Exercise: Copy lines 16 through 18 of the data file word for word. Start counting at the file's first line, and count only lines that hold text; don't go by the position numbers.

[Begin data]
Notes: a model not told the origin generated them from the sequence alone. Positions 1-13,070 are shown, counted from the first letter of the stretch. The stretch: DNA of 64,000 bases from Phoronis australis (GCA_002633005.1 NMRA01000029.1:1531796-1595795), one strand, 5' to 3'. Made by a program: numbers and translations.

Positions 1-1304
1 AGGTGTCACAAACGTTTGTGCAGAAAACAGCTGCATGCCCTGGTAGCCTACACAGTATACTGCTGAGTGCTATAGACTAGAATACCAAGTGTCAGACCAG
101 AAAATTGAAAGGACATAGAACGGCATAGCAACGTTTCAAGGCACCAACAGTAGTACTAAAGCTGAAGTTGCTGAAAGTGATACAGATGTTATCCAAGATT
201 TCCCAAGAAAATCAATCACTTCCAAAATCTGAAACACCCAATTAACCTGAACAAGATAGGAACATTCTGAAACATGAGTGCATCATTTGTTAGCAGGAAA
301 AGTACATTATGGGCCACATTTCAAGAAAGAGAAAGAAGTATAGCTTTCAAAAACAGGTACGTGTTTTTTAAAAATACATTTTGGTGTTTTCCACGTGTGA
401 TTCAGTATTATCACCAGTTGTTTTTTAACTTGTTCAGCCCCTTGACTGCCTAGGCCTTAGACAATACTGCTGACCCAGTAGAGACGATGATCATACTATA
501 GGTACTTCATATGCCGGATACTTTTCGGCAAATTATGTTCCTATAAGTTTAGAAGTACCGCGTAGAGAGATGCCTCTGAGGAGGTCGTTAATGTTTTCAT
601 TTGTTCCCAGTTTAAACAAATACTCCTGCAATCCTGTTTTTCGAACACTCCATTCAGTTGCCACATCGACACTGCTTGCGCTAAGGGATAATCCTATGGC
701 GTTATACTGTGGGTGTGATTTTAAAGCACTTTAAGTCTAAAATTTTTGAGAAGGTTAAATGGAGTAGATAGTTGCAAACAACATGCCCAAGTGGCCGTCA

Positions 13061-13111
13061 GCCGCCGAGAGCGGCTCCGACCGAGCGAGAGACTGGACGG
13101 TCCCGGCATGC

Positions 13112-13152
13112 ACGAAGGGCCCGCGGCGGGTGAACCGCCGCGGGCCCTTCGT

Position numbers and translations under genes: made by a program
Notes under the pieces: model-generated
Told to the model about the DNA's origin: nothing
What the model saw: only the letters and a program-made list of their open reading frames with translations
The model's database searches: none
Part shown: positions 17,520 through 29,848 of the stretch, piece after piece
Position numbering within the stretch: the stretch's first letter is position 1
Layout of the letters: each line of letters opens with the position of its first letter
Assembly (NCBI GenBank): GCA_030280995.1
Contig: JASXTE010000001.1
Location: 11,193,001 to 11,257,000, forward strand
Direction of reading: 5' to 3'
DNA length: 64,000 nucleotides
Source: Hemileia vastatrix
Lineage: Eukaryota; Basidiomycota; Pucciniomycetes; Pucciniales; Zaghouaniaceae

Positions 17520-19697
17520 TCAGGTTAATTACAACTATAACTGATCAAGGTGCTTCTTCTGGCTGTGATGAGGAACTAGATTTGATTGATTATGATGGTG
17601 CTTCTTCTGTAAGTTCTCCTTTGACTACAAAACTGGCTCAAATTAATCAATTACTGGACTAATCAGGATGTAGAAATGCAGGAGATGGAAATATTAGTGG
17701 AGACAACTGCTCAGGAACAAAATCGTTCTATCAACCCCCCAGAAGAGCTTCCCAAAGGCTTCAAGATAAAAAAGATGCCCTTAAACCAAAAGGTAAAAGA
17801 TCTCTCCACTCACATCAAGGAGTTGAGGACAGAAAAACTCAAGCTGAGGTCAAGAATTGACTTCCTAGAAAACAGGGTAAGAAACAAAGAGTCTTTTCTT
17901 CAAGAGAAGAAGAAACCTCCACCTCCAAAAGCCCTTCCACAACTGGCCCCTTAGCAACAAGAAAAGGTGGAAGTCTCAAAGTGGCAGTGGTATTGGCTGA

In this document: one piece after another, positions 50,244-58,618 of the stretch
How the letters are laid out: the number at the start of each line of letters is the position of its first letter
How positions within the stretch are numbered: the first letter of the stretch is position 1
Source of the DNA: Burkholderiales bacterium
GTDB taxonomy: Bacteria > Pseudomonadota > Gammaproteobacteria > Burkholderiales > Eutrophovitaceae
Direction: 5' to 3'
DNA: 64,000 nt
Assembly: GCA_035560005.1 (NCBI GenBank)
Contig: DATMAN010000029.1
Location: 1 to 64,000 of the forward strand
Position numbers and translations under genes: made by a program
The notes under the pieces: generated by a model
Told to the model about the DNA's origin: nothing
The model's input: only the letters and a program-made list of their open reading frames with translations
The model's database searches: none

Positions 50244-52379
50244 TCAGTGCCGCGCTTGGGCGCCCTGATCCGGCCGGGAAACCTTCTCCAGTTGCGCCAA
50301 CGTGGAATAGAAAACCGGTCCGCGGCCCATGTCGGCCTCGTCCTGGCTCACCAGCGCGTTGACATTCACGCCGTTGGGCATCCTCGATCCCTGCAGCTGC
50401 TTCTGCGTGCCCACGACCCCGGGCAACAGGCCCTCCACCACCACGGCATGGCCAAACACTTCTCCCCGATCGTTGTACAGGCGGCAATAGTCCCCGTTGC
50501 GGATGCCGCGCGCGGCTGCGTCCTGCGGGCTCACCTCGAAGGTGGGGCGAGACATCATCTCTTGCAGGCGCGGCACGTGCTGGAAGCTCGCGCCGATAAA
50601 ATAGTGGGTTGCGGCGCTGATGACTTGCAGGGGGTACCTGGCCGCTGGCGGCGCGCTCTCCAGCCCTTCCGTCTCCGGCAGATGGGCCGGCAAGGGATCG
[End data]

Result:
Position numbers and translations under genes: made by a program
Notes under the pieces: model-generated
Told to the model about the DNA's origin: nothing